Comcast 'proxy' method could be retrans salve

The "proxy" retransmission consent fees approach Comcast (Nasdaq: CMCSA) is taking with its NBCUniversal affiliates could be a boilerplate to alleviate the ongoing pain being experienced by service providers and programmers and even by broadcasters and their affiliates, Executive Vice President David Cohen said.

"We think the model that we are trying to work through with our affiliates could be part of the solution. It certainly is for our company and for the pay TV providers who are doing business with us," Cohen said.

Comcast, Cohen admitted, plays on both sides of the retrans fence. As a service provider Comcast "probably will pay more retrans than anyone else" and as a programmer it will reap the benefits of retrans consent fees.

The FCC has been leery about getting into the retrans issue, claiming its powers are limited. Meanwhile, the problem is getting worse, said the American Television Alliance (ATVA), which said that there have been five retrans dispute blackouts already this year.

"It took until October of 2010 to hit five blackouts, the most in a decade," the organization said in a news release. "These broadcasters' bullying tactics will continue until Congress and the FCC fix the broken retransmission consent system and protect consumers."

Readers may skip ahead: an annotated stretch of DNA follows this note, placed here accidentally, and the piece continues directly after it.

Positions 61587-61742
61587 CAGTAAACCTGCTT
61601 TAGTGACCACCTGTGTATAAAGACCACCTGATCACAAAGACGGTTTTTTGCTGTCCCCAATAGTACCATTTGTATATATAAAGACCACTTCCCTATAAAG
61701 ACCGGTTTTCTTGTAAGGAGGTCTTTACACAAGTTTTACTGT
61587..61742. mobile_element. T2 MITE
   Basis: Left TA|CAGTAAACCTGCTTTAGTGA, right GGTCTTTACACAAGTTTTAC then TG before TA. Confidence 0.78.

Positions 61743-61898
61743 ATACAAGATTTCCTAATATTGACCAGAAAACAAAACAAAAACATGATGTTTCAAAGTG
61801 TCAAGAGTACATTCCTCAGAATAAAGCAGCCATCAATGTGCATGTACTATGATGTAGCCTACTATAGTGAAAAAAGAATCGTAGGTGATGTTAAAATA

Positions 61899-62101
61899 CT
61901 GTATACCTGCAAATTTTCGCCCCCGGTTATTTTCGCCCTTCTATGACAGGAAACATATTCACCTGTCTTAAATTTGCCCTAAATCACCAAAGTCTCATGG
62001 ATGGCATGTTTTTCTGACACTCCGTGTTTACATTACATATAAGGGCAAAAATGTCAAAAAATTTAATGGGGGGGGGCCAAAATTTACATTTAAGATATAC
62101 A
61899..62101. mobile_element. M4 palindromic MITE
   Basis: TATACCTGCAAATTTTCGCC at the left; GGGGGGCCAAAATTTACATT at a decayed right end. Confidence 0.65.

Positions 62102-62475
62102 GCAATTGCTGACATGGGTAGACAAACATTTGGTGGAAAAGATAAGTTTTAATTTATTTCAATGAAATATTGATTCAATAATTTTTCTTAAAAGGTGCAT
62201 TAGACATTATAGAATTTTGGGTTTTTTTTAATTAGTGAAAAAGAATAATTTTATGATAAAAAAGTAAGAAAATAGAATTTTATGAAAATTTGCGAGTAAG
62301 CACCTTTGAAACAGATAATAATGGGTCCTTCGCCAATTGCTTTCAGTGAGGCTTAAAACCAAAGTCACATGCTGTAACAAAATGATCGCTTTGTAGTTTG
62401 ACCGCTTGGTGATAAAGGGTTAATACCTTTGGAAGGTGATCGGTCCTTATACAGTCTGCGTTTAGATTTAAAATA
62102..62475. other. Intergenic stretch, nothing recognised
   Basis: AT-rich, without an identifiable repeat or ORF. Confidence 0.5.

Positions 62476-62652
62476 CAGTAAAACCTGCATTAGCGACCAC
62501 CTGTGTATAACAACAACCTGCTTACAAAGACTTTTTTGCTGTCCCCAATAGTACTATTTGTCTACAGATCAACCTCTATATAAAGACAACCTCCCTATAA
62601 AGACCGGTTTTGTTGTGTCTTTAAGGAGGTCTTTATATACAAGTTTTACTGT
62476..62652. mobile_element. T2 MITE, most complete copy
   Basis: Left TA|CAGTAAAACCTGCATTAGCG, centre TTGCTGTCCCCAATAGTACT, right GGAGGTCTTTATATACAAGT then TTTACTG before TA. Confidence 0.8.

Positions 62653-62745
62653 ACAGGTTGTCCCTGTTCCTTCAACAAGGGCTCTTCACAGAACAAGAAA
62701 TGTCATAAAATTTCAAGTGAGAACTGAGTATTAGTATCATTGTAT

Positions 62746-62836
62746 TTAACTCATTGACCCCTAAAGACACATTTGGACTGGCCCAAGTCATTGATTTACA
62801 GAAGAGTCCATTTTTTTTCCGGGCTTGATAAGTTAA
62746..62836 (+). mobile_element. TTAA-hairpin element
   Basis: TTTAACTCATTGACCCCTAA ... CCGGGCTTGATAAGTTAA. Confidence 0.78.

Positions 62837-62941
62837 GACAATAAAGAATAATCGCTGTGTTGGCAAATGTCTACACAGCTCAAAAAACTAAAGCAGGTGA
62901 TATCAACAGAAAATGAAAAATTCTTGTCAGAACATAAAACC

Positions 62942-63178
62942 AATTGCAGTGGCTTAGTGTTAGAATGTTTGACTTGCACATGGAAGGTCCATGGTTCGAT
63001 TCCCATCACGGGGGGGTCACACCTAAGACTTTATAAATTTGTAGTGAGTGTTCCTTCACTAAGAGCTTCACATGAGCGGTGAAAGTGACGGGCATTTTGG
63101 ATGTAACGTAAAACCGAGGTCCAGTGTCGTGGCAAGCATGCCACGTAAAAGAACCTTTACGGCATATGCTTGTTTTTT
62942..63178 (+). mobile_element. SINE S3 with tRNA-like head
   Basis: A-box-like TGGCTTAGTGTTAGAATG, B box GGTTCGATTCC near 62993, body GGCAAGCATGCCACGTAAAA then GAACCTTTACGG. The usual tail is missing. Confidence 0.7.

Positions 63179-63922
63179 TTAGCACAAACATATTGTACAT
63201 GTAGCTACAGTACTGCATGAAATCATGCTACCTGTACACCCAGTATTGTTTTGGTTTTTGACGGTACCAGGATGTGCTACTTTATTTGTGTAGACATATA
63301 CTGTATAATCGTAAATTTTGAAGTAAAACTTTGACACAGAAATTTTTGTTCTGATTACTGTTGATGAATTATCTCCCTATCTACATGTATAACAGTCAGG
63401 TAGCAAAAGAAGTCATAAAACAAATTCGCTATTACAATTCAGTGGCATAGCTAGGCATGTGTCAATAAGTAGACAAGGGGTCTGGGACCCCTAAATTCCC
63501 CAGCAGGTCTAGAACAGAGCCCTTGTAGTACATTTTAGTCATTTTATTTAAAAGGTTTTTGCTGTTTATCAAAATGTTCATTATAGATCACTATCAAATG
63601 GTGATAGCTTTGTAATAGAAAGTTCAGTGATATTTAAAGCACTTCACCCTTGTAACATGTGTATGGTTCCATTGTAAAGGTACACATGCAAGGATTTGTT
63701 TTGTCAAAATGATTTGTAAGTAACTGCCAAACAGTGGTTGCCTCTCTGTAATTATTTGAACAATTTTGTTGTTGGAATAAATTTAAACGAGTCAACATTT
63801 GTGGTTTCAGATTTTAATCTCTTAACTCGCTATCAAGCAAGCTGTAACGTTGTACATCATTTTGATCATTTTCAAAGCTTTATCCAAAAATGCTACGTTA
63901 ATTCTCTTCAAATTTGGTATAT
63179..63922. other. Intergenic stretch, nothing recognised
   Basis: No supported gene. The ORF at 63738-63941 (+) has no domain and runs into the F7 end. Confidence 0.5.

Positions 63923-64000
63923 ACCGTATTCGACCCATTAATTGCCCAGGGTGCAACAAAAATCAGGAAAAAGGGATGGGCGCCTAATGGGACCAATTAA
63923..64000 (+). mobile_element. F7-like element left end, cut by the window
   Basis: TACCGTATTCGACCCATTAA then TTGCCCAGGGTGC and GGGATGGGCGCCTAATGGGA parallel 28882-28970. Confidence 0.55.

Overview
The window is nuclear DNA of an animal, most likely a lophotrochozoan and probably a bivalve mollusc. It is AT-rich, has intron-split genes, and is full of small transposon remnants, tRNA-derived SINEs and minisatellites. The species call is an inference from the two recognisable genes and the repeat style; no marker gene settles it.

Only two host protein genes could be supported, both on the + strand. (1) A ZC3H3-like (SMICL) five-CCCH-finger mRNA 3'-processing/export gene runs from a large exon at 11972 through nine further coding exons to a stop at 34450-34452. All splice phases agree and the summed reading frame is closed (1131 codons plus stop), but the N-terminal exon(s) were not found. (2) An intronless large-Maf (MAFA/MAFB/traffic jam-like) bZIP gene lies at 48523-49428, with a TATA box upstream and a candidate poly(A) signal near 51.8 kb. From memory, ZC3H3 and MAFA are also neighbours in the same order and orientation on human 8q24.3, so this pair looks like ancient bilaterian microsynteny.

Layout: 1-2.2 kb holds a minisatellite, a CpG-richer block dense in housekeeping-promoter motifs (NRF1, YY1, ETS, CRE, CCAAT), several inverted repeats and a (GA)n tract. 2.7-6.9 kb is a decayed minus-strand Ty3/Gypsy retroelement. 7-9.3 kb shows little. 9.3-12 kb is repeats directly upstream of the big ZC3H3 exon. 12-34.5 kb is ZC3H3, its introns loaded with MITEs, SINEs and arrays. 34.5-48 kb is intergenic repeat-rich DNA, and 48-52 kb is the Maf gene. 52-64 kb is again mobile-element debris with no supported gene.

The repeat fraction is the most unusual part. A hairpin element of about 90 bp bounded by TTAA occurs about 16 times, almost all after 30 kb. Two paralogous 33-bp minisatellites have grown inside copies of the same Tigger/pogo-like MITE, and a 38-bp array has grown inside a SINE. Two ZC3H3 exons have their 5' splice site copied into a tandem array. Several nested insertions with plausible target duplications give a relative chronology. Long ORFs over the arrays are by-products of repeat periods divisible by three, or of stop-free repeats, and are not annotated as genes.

For more:
- Broadcasting & Cable has this story
- and this news release

Special Report: Retransmission consent fees: Broadcasters want more from everyone

Related Articles:
FCC lays out rules for retransmission consent overhaul
Consumer group: retransmission fees four times higher than inflation
Retrans news: NBC, affiliates work out deal as Full Channel, Univision settle

Suggested Articles

Thanks largely to a drastic video subscriber drop off at AT&T, traditional pay TV providers lost close to 2 million subscribers combined in Q3.

Pluto TV says it now has approximately 20 million monthly active users.

As cord cutting trends accelerate and new SVOD giants like Disney+ take their first steps in the world, one analyst is ready to proclaim live TV dead.